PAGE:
Comscore, for its part, says that the percentage of mobile users with smartphones is slightly less: 58%. Overall we're talking about 140 - 150 million people in the US now with smartphones.

In terms of OS market share, Nielsen reports that Android has 53% of the US smartphone market, while Apple controls 40%.

By comparison comScore says that it's 52% (Android) to 39% (Apple). Kantar (a market research division of WPP) shows a generally similar set of market share metrics for Android and iOS (iPhone).

comscore smartphones April 2013 US market

Source: comScore 

Kantar mobile market share data

Source: Kantar Worldpanel ComTech  

Where these market-share data disagree is with respect to Windows and BlackBerry. Nielsen says Windows Phone has 2% of the US smartphone market, while comScore says it's 3% and Kantar says it's closing in on 6%. 

If we look at actual web traffic in the US, the relationship between Android and iOS flips. (Here iOS may well include the iPad.) Internationally Android is ahead.

The following are StatCounter data showing traffic being driven by each of the major mobile operating systems:

US market:

  • iOS: 54%
  • Android: 40%
  • Windows Phone: 1.3%
  • Other: 4.7%

Globally:

  • Android: 38%
  • iOS: 26%
  • Symbian: 8%
  • BlackBerry: 3.5%
  • Windows Phone: 1.3%
  • Other: 23%

 

Place Conference 2014

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July 22, 2014 | New York City, NY

Place 2014 offers the perfect venue to learn how indoor positioning, offline analytics and advanced mobile-location targeting will change the way that retailers, venue owners, manufacturers and brands think about operations, marketing and the customer experience

Place 2014 will bring together the entire spectrum of companies building the indoor marketing ecosystem. Retailers, technology vendors, mobile developers, data providers, advertisers, agencies, and investors will come together for the only event of its kind anywhere.

-------------------
I2Go: Mobile + Location is a news and advisory service provided by Opus Research.

For more information:
Pete Headrick
e | pheadrick@opusresearch.net
p | +1-415-904-7666


Growing Consumer Interest for In-Store Delivery of Mobile Coupons, Says Study

A new report by comScore shows how mobile and social channels are changing online buying habits and how retailers can benefit in delivering a blend of choices for consumers including mobile coupons.

The study, Pulse of the Online Shopper , notes a variety of flexible options for consumers – 46 percent said they are less likely to comparison shop when using a retailer's mobile app and 44% want the ability to buy online and pick up their purchases in a stores.

Of particular note, consumers are open to communications from retailers on their mobile devices with 47% of shoppers willing to have a retailer to send a coupon to their smartphone when they are in-store or nearby. This trend underscores the potential role of indoor marketing technologies.

comscore_infographic

Regarding mobile channels, the report states:

Mobile is quickly becoming the preferred e-commerce channel as 7 out of 10 online consumers access multi-channel retailers through a digital channel. Of those mobile shoppers, 30% prefer to use a smartphone or tablet. Also, 50% of online shoppers who own a smartphone and nearly 60% who own a tablet make purchases on these devices.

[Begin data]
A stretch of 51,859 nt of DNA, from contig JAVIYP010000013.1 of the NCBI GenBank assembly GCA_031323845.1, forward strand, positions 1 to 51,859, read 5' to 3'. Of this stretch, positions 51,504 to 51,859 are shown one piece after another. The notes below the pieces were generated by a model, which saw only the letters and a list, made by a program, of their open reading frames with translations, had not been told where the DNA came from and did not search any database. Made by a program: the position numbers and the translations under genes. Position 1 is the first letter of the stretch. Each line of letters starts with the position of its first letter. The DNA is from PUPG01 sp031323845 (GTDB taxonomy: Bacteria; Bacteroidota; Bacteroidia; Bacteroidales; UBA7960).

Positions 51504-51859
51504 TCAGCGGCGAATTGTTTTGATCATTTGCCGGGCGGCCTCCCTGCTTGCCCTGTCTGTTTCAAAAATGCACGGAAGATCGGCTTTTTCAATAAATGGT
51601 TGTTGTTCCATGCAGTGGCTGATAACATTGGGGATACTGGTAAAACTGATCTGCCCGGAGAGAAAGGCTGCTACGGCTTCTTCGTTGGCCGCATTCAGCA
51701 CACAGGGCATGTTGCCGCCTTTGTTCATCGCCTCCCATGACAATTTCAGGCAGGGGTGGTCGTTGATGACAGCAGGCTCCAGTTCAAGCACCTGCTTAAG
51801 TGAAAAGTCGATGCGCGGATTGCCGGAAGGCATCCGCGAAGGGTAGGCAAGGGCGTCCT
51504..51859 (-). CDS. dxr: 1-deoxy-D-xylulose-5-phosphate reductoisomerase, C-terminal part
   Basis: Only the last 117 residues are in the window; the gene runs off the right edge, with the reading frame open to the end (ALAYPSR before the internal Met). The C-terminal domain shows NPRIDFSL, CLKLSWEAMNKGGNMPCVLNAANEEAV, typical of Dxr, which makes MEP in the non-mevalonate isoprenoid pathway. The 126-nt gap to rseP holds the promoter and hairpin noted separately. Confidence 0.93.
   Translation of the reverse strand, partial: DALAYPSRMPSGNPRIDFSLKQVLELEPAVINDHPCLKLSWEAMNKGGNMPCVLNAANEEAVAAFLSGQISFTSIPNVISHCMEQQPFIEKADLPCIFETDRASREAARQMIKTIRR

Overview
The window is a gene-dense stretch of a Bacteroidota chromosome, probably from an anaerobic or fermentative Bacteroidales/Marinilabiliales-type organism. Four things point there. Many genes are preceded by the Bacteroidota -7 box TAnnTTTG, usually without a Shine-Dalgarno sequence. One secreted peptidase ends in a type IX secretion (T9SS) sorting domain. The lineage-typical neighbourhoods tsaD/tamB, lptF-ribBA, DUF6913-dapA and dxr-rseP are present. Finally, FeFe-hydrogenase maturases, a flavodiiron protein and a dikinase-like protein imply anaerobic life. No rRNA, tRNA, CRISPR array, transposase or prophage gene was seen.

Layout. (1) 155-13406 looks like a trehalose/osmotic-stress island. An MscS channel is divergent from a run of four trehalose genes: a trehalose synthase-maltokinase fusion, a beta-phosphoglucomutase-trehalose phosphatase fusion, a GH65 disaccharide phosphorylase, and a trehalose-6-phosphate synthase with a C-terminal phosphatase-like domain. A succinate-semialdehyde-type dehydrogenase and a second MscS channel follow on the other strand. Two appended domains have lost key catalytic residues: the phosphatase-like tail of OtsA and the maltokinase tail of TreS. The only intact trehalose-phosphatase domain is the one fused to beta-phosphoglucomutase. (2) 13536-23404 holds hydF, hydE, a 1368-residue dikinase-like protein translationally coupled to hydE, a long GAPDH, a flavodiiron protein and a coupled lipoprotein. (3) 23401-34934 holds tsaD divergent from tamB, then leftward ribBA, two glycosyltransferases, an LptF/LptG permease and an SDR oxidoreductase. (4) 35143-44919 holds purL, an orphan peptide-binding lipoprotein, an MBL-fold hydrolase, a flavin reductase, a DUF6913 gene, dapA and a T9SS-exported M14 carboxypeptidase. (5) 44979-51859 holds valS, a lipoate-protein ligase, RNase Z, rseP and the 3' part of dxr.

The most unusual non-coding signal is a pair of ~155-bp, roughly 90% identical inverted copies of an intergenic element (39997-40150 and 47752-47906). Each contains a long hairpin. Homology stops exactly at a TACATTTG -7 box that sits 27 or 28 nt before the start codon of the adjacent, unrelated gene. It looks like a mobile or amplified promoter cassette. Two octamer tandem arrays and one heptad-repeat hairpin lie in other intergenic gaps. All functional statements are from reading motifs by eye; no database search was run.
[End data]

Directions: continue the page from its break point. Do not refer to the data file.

More than 3,000 U.S. consumers were surveyed on their online shopping habits and the report was commissioned by UPS. A copy of the executive summary and white paper can be downloaded here.

Is Windows Already Past "Point of No Return"?

No one should ever bet against Microsoft. But amid a flurry of new Android based "convertables" and tablets (some of which were announced today), Windows is facing a tougher fight than ever. Only the enterprise and Office stand between the company and a dire-looking market.

PC sales are off and it doesn't appear they'll turn around soon. Yet, Microsoft is hoping that its 8.1 Windows update fixes many of the problems and complaints with Windows 8, which have contributed to disappointing sales. Microsoft, with its many billions in quarterly revenues, is clearly the ironic underdog in the new world of mobile computing. 

Redmond got a bit of good news from WPP research subsidiary Kantar Worldpanel ComTech earlier today. The firm found that Windows Phones had gained nearly 2 points since a year ago (however comScore data show much smaller gains). It's not clear, however, whether the needle is really moving for Microsoft given that Windows Phones generate less than 2% of all mobile OS based web traffic in the US. 

Kantar mobile market share data

Source: Kantar Worldpanel

The company's Surface tablets have also been a disappointment thus far. RT starts at $499 and Pro starts at $899. Both are going to need to come down by at least $200 before most consumers will consider them.

ASUS today said it was releasing a 7-inch tablet for $149 (outside the US there will be a 8GB version for the equivalent of $129). ASUS is the maker of the popular Nexus 7. Over time a large percentage of tablet sales will be concentrated in the 7-inch to 8-inch range and those tablets will almost without exception -- the exception being the iPad -- be priced below $200. 

Regardless of how full featured Surface tablets are price is a major driver of purchase behavior.